In Arkansas, the anti-immigrant group Secure Arkansas also failed to get its anti-immigrant proposal (which simply re-iterated existing federal law by seeking to bar undocumented immigrants over the age of 14 from receiving public assistance) on the November 2010 ballot.  Secretary of State Charlie Daniels rejected the group’s petition after finding they were nearly 10,000 signatures below the minimum required to appear on the ballot.

Anti-Immigrant Legislation Defeated or Blocked in Multiple States:  In both Massachusetts and Rhode Island, state leadership refused to allow anti-immigrant legislation to gain traction.  In Massachusetts, twenty-seven pages of anti-immigrant budget amendments that resembled Arizona's SB1070 was shot down and ultimately approved as a final bill which simply restated existing federal bars on undocumented immigrants accessing public benefits, and included no new anti-immigrant provisions.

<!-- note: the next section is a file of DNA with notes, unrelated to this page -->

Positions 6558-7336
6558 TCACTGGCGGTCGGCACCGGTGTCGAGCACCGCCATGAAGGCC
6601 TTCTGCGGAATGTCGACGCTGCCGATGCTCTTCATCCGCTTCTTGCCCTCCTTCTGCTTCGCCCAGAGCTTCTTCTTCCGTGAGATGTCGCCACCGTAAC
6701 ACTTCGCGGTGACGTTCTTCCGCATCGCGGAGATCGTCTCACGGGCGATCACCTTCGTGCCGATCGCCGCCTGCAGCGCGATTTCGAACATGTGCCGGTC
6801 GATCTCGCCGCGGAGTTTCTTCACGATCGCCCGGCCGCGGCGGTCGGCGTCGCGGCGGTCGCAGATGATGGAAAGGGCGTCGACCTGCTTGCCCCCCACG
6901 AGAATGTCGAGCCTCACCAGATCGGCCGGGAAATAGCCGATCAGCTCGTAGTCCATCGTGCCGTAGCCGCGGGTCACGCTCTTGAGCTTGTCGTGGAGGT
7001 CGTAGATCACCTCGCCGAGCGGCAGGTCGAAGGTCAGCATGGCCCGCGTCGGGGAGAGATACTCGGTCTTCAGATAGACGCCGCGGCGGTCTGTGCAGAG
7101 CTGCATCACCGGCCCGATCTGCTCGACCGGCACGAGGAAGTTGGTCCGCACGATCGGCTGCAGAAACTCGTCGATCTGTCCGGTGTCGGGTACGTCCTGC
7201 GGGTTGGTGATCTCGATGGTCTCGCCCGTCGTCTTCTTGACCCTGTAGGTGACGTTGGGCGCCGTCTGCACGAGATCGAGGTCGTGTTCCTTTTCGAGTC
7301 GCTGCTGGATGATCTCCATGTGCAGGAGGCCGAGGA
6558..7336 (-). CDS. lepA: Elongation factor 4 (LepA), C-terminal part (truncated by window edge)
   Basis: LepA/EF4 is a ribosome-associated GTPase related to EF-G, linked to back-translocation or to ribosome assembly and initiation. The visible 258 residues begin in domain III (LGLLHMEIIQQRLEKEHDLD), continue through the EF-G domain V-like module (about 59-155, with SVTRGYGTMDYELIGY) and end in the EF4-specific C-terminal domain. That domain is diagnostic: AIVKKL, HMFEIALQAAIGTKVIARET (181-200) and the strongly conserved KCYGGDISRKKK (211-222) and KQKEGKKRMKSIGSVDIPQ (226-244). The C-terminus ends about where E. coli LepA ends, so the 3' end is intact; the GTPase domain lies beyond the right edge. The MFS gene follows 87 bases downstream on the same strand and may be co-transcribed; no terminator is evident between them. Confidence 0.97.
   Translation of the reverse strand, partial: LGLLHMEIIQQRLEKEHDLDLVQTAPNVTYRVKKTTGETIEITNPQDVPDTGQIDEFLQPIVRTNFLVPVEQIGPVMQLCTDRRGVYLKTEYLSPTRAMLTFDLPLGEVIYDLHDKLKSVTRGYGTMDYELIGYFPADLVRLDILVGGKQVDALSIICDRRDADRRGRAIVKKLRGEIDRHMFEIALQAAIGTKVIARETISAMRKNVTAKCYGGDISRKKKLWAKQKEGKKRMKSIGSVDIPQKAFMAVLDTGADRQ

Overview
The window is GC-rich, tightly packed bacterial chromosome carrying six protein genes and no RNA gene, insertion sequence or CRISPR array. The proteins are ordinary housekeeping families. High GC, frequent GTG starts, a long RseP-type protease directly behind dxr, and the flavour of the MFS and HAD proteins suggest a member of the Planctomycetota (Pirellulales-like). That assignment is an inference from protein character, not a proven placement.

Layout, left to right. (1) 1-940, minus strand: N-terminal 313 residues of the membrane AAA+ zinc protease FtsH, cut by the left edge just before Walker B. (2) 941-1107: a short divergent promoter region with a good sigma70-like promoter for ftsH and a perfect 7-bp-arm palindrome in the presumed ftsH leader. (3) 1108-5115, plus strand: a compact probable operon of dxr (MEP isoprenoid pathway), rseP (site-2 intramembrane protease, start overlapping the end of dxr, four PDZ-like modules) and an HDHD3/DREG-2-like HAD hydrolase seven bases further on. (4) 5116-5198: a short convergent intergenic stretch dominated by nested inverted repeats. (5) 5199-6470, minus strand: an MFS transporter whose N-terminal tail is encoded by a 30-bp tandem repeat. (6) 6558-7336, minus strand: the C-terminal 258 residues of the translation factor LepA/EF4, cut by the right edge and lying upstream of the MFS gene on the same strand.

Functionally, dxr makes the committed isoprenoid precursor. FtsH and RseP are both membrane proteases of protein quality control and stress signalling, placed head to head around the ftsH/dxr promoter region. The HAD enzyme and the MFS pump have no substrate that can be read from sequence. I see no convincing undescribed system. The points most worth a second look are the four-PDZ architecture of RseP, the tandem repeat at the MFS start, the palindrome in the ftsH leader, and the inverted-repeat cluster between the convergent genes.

Rhode Island’s anti-immigrant bill, introduced by conservative Democrat State Representative Peter Palumbo, did not even receive a public hearing earlier this summer:  the bill was ‘killed’ by House Speaker Gordon Fox, who voiced his opposition to the bill and reiterated that enforcing immigration laws remains the responsibility of the federal government.

And in Kansas,  when a conservative legislator sought to attach an Arizona-style anti-immigrant amendment to the state budget, Kansas Representative Delia Garcia challenged its late introduction on procedural grounds and the Republican chair of the chamber's Rules Committee ruled the amendment out of order.

Most High-Immigration States Have Taken a Positive Approach to Integrate New Immigrants:  As PSN detailed in a 2008 report, only 11% of undocumented immigrants live in states that have enacted comprehensive punitive anti-immigrant policies.  Far more states promote positive integration policies and believe leaving immigration enforcement policy to the federal government is the best approach.

Colorlines - The Far-Right Movement Behind Arizona Copycat Bill
Progressive States Network - The Anti-Immigrant Movement that Failed:  Positive Integration Policies by States Still Far Outweigh Punitive Policies
Progressive States Network - State Immigration Policy to Promote National Change

Anti-Immigrant Laws Increase Crime and Hamper Community Policing Efforts